Near or real gales from between southwest and west, with the pressure markedly increased by the exceptionally dense air, provide exceptionally challenging sailing conditions. The succession of sail changes needed to optimise for the weaving wind direction results in crews getting into a sweat under their foul weather gear. And then, as they settle down for a while under the new sail configuration, they find they’ve become very cold and tired without the adrenalin pumping, and the general energy-sapping dampness is all-pervading.

That said, doing well is a great stimulus, and aboard Phil Sharp’s Class 40 Imerys Clean Energy they’re right in the groove, and should be past St Kilda before dark tonight, a clear 30 miles ahead of Corum and Concise 8.

The Irish entry, the Sunfast 3600 Bam! (Conor Fogerty & Simon Knowles) is west of the Aran Islands, and has pulled back a couple of miles on sister-ship Game On, but there’s still a margin of 15 miles to recover after they’d lost more ground through damage to their A5 (that’s the storm asymmetric). The tear has now been fixed, but making sail repairs under such conditions is not a project any sane person would seek to enjoy. And there’s every indication that it’s going to continue to blow big boots from the southwest to west for the next couple of days at least, after which the winds start to get messy. 

great foze rock2It’s for real! Photographic evidence of the existence of the Great Foze Rock as recorded from the Class 40 Aparito early this morning

Meanwhile, those armchair sailors who have doubted the very existence of the Great Foze Rock, the lonely and unlit westerly outlier of the Blasket Islands, have their answer thanks to the appropriately-named Class 40 Aparito, which took a snap going past at 0850 this morning.

The Great Foze is no apparition. It’s for real. But somehow now, thanks to Spellcheck, everyone seems to think it’s called the “Great Froze Rock”. It ain’t. It’s just plain Foze. As any Kerryman knows.

Race tracker here: http://yb.tl/rbni2018

Published in Rd Britain & Ireland

The anticipated freshening sou’westers have been taking their toll as the Sevenstar fleet race along Ireland’s Atlantic seaboard writes W M Nixon.

On-water leader Corum (Nicolas Troussel) – having been hitting speeds of 16 knots once she’d the Blaskets astern – has since been slowed back by sail and gear problems, and the front runner in convincing style is now Phil Sharp’s Class 40 Imerys Clean Energy, which will soon pass the latitude of Tory Island – though by now far out to sea – as she shapes her course for the remote Scottish outlier of St Kilda with 16 knots and better regularly on the clock.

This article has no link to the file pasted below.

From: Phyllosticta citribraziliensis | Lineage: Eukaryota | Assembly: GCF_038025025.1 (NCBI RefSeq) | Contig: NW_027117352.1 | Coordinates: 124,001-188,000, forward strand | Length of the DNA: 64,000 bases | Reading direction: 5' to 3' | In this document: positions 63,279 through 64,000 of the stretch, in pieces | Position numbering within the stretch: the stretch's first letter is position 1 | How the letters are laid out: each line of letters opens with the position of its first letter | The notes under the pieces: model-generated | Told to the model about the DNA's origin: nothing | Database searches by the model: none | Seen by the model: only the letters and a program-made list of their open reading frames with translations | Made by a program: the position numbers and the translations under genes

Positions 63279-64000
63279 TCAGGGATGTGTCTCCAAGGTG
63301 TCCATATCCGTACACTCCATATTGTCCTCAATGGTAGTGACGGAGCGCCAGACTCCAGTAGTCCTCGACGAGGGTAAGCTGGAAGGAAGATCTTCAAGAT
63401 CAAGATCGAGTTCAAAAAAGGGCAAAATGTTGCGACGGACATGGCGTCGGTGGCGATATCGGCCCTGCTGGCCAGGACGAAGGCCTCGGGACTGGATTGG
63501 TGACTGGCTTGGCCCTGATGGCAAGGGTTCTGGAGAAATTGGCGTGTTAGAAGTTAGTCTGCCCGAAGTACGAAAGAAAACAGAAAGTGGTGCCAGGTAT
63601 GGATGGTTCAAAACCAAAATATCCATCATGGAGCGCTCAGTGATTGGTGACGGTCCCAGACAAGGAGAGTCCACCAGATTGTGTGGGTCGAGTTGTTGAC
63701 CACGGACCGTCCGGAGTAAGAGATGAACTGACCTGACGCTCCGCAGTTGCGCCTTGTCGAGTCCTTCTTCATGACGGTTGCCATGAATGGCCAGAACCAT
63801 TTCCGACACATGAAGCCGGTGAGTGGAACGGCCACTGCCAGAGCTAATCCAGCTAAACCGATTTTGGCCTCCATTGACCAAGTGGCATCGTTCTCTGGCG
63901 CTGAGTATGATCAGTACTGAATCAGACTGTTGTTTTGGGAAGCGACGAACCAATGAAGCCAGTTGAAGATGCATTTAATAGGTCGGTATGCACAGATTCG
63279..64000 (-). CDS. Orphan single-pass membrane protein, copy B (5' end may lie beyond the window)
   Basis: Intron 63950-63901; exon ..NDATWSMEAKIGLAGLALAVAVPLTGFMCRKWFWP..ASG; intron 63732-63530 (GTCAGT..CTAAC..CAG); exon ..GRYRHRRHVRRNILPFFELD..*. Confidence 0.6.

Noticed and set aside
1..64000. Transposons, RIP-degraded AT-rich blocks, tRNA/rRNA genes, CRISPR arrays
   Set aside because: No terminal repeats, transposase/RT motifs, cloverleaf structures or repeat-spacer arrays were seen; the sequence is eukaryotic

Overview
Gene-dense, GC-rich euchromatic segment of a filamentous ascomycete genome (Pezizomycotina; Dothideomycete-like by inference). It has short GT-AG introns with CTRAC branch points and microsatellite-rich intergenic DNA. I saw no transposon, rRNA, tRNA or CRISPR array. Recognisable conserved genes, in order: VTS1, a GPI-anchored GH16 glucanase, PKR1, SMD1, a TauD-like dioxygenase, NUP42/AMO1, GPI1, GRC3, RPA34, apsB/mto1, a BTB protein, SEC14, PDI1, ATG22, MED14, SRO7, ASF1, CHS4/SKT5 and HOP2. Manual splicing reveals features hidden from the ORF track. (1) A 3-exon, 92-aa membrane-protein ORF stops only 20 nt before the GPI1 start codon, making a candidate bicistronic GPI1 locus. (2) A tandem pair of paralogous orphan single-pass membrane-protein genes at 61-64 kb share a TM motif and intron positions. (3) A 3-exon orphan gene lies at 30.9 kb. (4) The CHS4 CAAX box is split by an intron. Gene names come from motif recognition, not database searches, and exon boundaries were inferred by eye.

pata negraThe Lombard 46 Pata Negra currently leads IRC overall as she races along the Connacht coast this morning. This is the boat which was chartered by Howth’s Michael Wright/Kieran Jameson team to take second in Class 2in the RORC Caribbean 600 in February.

In these conditions, just one flap of a light offwind sail can start the inexorable progress to its total destruction, and with boats being pushed to the limits, other gear problems can suddenly and irreversibly emerge. Thus on the Irish coast alone during the past 18 hours, the Class 40 Esprit Scout has retired into Cork Harbour, the A13 Phosphorous II (ex-Teasing Machine II) is now in Castletownbere, and the Class 40 Phor-Ty (Sam Goodchild) is recently arrived in Rossaveal.

Of those still racing, the most impressive performances are being recorded by Imerys Clean Energy, well out in front with 70 miles between her and Corum, while in the IRC Open Division it is Giles Redpath’s Lombard 46 Pata Negra which is setting the pace.

This is the boat which Howth’s Michael Wright/Kieran Jameson team chartered for the RORC Caribbean 600 in February, and despite losing most of their spinnakers, they took second overall in Class 2.

This morning Pata Negra is zapping past the latitude of Slyne Head at better than 13 knots with everything holding together, and she leads IRC overall.

In the two-handed division, the Figaro 2 El Velosolex (Benjamin Schwartz & Chen Jin Hao) has continued to demonstrate what potent performers these specialized boats are, and she holds the Two-Handed Division lead with the Blaskets receding towards the horizon astern at better than 9 knots.

The two leading Sunfast 3600s in the Two-Handed class, Game On (Ian Hoddle & Ollie Wyatt), and Howth’s Conor Fogerty & Simon Knowles in Bam!, are offshore beyond Valentia Island. Bam! has pulled back Game On’s lead a little, and the gap is now down to 8 miles as both boats start to feel the speed benefits of the strengthening winds. But with 1380 miles still to race, there’s a lot of sailing to be done before this contest is finally resolved.

Tracker is here: http://yb.tl/rbni2018

Published in Rd Britain & Ireland

Heading into the third night of the 1805-mile RORC Sevenstar Round Britain & Ireland Race, Ireland’s Atlantic seaboard is starting to provide the kind of speed sailing in which the pace-setters in Class 40 excel writes W M Nixon.

With a vigorous southwest wind developing, the leader-on-the-water Corum (Nicolas Troussel) has seen the numbers rising as she makes a finely-tuned approach to the major headlands of the Kerry coast, and at 1800 hrs was clocking 13.7 knots, a good knot faster than Phil Sharp’s Imerys Clean Energy three miles astern.